The night that I came home to find out that Kurt Cobain had died I remember thinking that the newscast was an outworking of the Biblical verse, “Meaningless, meaningless, all is meaningless.” Cobain seemed to prove that life after God was so pointless that suicide might be as good a way to deal with it as any. Last Friday as I sat in a Pittsburgh hotel room listening to Tiger Woods’ efforts to kick start his public recovery I couldn’t help being drawn to another verse, “What good is it for a man to gain the world and forfeit is soul.”
For over a decade I have winced at Woods’ lack of emotion and bland personality. As a pastor of people I couldn’t help but feel sorry for this young man who was programmed from a very young age to be a one dimensional success. It worked. Without doubt Tiger plays golf like no one else ever has. Yet, I always felt that he played a like a spoiled soulless robot and could never quite understand the public’s adoration. Tragically I seem to be proven correct that the cost of the tunnel vision that got Tiger to the top of his sport has him now languishing in an addiction clinic and going on Friday’s Press Conference failing miserably in an attempt to mature his humanity, perhaps thirty years too late.
There were two things that stood out for me in the Press Conference. Firstly, Woods spoke of believing that he was beyond the rules. When he betrayed his wife with what it seems might be a whole string of affairs he justified it to himself; the rules didn’t apply to him. This is the mark of someone who had been made to believe that he was above the rest of humanity and I guess when you are told from the age of two or three that you are special and gifted then perhaps you are conditioned to believe it. Again tragically, he was not gifted in the skills of humanity but in swinging a golf club. Perspective in what matters in life is lost and anything can and did happen.
The other thing was his strained efforts at telling us he needed to be different and a better person. Ah! At last, perhaps way too late, what matters. My fear for Woods is that these skills are easier learned when you are mixing with your peers at 7, 11 or 15 years of age. It is hard to believe that it will be easy to develop a fully rounded human being this late on in a life that can still to easily fall back on his billions of dollars rather than real hard worked for character.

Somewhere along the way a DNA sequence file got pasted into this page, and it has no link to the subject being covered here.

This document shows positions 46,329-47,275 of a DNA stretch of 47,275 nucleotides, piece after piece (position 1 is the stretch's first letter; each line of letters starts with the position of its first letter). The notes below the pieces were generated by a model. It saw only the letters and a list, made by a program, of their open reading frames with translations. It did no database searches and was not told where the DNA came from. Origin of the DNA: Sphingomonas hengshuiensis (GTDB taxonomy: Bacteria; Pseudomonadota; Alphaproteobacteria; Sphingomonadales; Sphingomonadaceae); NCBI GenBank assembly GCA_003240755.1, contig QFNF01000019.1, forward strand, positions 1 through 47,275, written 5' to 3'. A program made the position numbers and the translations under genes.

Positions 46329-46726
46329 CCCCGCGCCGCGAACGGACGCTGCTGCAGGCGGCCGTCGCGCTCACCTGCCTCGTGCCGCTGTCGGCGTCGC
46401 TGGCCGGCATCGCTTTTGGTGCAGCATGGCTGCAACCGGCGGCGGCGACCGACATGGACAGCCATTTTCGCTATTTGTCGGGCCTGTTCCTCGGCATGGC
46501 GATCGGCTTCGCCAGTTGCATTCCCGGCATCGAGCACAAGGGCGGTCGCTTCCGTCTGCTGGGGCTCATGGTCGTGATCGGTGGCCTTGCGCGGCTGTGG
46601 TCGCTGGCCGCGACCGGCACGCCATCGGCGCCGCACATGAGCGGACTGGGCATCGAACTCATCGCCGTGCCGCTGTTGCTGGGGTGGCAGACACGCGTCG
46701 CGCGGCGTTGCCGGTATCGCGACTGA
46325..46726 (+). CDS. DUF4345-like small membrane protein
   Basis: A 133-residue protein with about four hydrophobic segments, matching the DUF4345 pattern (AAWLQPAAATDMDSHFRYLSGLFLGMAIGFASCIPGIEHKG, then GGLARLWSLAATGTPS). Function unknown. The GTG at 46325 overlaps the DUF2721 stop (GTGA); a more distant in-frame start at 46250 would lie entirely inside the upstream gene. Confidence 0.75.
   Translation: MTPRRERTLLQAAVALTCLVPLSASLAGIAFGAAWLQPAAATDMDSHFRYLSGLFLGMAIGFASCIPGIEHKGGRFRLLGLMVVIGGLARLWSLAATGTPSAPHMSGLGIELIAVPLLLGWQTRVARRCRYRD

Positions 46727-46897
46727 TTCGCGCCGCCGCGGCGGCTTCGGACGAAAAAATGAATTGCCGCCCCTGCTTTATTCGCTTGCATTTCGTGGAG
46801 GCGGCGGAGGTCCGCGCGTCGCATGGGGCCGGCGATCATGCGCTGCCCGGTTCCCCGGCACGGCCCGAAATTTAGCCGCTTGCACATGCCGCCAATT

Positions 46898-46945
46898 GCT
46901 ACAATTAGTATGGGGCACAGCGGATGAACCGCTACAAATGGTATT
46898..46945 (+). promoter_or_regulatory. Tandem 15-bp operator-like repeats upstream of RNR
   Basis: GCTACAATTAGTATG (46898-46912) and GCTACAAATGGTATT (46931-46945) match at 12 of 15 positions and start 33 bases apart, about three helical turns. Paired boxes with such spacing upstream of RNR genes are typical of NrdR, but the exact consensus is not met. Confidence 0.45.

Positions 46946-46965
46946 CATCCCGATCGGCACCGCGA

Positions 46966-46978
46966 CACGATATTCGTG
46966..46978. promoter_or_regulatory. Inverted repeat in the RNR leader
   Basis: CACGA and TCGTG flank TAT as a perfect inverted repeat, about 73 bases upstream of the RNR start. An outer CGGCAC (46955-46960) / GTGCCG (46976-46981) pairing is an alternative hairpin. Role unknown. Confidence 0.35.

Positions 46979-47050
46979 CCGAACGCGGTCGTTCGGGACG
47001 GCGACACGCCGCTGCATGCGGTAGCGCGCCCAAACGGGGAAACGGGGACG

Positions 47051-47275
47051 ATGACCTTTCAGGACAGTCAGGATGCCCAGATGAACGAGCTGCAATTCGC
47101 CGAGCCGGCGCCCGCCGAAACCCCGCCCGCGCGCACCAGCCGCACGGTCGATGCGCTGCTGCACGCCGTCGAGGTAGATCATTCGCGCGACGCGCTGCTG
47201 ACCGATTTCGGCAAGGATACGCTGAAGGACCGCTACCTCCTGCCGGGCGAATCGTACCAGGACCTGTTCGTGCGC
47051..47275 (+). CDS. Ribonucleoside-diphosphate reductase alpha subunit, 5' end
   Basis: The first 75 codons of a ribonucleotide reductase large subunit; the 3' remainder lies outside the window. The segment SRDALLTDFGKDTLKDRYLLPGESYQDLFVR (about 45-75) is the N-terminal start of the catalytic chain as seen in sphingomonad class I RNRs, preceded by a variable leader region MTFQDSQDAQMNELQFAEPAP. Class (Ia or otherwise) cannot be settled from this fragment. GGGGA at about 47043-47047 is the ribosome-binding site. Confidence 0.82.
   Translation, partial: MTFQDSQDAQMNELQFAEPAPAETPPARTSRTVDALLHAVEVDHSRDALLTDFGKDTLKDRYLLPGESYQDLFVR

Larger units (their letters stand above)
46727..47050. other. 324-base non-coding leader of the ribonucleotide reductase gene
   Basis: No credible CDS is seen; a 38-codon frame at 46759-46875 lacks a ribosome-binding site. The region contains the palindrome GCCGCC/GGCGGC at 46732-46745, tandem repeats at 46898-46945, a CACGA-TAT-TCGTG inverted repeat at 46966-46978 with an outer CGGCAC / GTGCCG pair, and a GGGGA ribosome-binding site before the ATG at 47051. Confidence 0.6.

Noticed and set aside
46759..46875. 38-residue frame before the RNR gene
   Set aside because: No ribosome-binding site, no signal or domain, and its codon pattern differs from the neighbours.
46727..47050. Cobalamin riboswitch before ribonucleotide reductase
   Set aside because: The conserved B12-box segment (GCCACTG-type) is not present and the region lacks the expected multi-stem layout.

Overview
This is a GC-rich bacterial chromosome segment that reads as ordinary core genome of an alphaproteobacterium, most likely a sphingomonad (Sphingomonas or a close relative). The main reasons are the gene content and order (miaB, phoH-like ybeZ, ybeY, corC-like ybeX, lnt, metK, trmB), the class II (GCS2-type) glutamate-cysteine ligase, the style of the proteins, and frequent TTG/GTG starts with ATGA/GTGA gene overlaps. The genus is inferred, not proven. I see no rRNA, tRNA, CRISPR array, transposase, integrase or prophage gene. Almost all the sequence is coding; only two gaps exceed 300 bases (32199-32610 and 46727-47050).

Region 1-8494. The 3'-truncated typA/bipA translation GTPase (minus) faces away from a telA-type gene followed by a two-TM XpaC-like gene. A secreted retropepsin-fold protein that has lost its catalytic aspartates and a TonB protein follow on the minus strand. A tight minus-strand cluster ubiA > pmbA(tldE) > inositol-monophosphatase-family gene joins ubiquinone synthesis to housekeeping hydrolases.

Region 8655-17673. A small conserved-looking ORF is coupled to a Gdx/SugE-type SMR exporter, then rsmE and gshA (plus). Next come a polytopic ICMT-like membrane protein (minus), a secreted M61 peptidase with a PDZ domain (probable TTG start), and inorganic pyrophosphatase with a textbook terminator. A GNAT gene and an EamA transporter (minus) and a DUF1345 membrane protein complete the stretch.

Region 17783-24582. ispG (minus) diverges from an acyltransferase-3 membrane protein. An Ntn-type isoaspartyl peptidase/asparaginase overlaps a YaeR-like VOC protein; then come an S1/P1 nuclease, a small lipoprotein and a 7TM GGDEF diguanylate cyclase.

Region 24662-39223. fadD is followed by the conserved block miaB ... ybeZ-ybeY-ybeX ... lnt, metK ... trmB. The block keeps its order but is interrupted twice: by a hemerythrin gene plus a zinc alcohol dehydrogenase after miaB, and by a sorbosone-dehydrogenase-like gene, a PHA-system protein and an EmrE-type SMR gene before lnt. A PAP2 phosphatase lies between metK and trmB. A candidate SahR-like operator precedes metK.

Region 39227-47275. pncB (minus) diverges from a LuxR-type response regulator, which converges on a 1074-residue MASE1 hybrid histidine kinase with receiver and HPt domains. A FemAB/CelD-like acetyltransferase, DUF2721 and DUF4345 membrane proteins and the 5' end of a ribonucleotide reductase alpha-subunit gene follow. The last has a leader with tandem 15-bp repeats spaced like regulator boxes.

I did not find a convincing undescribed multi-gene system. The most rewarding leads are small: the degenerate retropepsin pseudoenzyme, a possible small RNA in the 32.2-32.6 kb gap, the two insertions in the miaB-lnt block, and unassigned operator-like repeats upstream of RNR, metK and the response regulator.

Friday’s effort to meet his public failed miserably. One can only pray that Woods can somehow dig deep enough to see what really is success on this planet and restore his marriage and find the real trophies and satisfied feelings that humanity in its fullness has to offer. It is all a lesson to the world that follows the success story of Woods rather than the humbler more treacherous following of Jesus. Woods is a paradigm example in a world where money, fame and success are the sought after holy grail. Even as I visited schools with my daughter last year we were fully exposed to the sales pitch which promised to make our children great at sport or music or academia. Hunterhouse College, where my daughter finally decided to attend, stood out like a diamond in coal (or a little coal in a bag of diamonds might be a better image!) with its sales pitch of pastoral care, development of personality before exam results etc.
As the Woods story unfurls it will be an opportunity to remember what is important and what we as teachers, pastors, parents or whoever are attempting to develop. Again, the Bible comes to mind and you wonder if Woods has the spiritual insight to understand a little more clearly what Jesus meant when he called the poor and the meek the blessed!